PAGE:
The World Is A Far More Peaceful Place. War Must Remain An Aberration
There are two opposite views whether world peace, narrowly defined as absence of warfare, is a norm while war is an aberration. Dr Margaret MacMillan, Professor of International History at Oxford and author of The War That Ended Peace, does not believe that war is an aberration, and peace is the norm.
Rather, she iterates, war is deeply woven into our history as empires rise by defeating lesser powers and decline, leaving others to pick on the carcass. Fear is a motivator to war, as is the distinction between honour and shame, passed down from generation to generation. And the part played by individuals should never be discounted: wars break out as a result of thousands of human judgements and misjudgements.
On the other hand, Steven Pinker believes that it is completely conceivable that wars between countries might go the way of slave auctions, debtors’ prisons and other barbaric customs. Not only, is war is at an all-time low, rates of homicide are far lower than they were in the Middle Ages, and issues like domestic violence are no longer seen as being acceptable.
I tend to agree with the latter view; to me the world peace is default function of the global political system politics; warfare is its occasional malfunctioning for the following reasons.
Firstly, declining warfare is an historical trend. If we look at the world history, the frequency and duration of warfare is decreasing. Compare 100 Years War or Thirty Years War with 1st or 2nd World War or even Afghanistan war.
Steven Pinker rightly argues that while there is plenty of violence around the world, and more ways of killing each other, we have witnessed fewer and fewer wars between countries since 1945. War & Peace section of the website Our World in Data contains in-depth analysis of the wars conducted among the great powers during the last 500 years.
Secondly, related to above, the inexorable march of history, from villages to towns and city-states to nation-states, the trend is slow but steady journey towards bigger units of administration eliminating warfare within that entity. The formation of World Government is the end point of this march of history.
Within next two centuries, all the current state borders will be abolished, and nation-states will be replaced by continent-size units of governance, with maximum devolution/decentralisation for provision of basic services to the people. While UNO will act as the world Parliament to formulate global policies, its constituent units such as UNICEF, WHO etc will be acting like global ministries with the World Bank as the central bank English will be recognised as the universal language with inputs from different languages towards its vocabulary.
Thirdly, feminization of policy formulation. With the gradual entry of females in the higher echelons of power all over the world, the world is becoming more humane and peace loving. Even a country like Pakistan has 20% female representation in its legislatures while it is more than 50% in more than 20 countries including African countries. Over the next few decades, there will be large number of women heads of states/governments not only in Europe and North America but also in other parts of the world. With few exceptions(i.e Margaret Thatcher), women tend to be more peace loving than their male counterparts.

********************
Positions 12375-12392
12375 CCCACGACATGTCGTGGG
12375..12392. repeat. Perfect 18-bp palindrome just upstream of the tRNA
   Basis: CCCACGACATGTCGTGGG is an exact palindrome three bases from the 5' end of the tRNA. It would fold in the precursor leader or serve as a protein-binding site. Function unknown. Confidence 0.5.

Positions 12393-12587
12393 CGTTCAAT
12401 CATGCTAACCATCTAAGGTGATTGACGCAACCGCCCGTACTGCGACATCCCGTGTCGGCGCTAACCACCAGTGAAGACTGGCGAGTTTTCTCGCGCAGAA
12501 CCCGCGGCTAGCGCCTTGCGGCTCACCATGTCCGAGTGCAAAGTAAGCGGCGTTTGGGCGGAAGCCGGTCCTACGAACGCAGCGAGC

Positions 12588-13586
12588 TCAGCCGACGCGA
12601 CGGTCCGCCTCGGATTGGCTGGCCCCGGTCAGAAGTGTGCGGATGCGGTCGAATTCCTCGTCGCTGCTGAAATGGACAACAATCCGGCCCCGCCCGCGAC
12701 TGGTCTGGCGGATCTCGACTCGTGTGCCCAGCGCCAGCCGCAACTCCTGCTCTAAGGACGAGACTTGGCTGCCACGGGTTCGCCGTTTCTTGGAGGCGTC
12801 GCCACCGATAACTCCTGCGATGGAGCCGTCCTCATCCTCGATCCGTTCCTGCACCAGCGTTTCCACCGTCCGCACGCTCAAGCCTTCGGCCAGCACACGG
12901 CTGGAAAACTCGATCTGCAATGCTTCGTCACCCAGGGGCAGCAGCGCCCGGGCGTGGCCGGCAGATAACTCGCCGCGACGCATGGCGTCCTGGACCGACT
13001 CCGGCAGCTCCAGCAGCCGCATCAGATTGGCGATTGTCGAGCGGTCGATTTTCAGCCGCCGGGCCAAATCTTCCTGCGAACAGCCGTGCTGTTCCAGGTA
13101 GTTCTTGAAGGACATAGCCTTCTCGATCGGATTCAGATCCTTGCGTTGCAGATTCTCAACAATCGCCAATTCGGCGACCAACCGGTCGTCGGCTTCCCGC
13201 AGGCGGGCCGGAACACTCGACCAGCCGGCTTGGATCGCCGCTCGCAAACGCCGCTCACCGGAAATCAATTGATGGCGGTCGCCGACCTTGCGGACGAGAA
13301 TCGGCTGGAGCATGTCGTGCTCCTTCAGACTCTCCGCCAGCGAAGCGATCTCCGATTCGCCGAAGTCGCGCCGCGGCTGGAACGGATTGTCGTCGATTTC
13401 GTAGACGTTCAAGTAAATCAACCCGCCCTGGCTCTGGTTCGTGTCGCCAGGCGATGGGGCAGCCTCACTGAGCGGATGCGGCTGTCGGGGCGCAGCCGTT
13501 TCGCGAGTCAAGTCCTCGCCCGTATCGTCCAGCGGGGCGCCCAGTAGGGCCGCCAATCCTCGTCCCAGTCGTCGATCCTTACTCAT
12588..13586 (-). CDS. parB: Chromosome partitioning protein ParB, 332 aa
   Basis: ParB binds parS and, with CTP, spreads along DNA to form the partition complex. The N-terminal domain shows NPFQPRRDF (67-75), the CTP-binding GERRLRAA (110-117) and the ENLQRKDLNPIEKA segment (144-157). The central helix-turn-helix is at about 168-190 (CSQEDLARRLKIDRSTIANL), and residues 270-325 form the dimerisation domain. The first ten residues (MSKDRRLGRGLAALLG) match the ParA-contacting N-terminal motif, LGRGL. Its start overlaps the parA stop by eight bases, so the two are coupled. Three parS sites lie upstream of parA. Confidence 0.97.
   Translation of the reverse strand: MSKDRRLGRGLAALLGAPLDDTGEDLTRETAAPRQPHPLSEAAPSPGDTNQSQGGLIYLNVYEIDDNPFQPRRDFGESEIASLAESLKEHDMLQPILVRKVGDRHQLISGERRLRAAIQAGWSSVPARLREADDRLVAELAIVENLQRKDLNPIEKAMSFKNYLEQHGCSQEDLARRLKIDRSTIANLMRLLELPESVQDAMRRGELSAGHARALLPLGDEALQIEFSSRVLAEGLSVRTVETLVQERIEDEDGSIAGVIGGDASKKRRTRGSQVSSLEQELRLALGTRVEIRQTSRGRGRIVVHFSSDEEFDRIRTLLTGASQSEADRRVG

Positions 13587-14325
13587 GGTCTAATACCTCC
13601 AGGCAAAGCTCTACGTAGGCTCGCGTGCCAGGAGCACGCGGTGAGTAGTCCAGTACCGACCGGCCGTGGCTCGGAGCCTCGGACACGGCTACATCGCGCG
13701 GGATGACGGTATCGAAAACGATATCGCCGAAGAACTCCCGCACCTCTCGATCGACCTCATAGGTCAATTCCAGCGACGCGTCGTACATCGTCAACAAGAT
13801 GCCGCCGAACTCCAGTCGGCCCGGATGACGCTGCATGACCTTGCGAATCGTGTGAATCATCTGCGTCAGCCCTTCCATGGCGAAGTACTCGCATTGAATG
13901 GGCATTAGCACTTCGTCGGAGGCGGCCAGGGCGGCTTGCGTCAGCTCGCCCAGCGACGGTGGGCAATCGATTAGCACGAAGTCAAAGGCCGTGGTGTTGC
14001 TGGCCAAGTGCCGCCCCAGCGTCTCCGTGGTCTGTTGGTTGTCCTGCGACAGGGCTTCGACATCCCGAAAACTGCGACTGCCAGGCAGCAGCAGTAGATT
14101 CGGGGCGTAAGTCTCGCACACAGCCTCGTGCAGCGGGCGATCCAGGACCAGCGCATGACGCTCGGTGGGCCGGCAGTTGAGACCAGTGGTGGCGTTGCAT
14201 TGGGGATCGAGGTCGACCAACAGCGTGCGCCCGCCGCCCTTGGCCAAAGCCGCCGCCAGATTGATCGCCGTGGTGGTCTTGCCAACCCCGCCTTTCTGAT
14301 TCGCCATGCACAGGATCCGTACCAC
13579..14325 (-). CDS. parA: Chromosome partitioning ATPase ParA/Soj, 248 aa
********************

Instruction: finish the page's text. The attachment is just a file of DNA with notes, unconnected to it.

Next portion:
Fourthly, the Decline of the USA. In modern era, USA is the worst offender, responsible for causing more than 20 million deaths through its overt and covert operations since the end of 2nd World War. With its inevitable decline and rise of China which firmly believes in its “peaceful rise”. China as a super power with more concern with economic development (OBOR), a catalyst for global peace, it will be a better, a more peaceful world thriving economically in a peaceful environment . Settling a number of border disputes, strengthening ties with regional organizations, and expanding global trade and investment relationships through its multi-billion dollar Belt and Road Initiative are some of the pointers towards this trend.
Fifth, economic globalization. Globalization has completely altered the way nations govern, communicate, negotiate, and interact with each other. It has improved and expanded global commerce, brought more Foreign Direct Investment (FDI) in developing countries, built infrastructure, advanced literacy, inspired democratic movements via social networks, and created emerging middle classes all over the world. These middle classes are by tradition anti-war and pro-peace for expansion of trade, investment and greater prosperity.
Sixth, Social Globalization. Side by side with the economic globalization, there is multiplication of social networks and activities that increasingly overcome traditional political, economic, cultural and geographical boundaries. Expansion and stretching of social activities and interdependencies are resulting in intensification and acceleration of social exchanges and activities through information technology. The world is literally becoming a global village with chances of warfare diminishing.
Seventhly, Balance of Power. Throughout history balance of power between the contenders of global hegemony has been the most effective to ensure peace with occasional outbreaks of wars. This has been augmented with the development of nuclear weapons; no one is interested to start a war which may result in Mutual Assured Destruction(MAD). Full-scale use of nuclear weapons by two opposing sides would effectively result in the destruction of both belligerents, which no longer offers the possibility of a net gain for either side, thereby making wars pointless.
The International Day of Peace, sometimes called World Peace Day, is observed on September 21.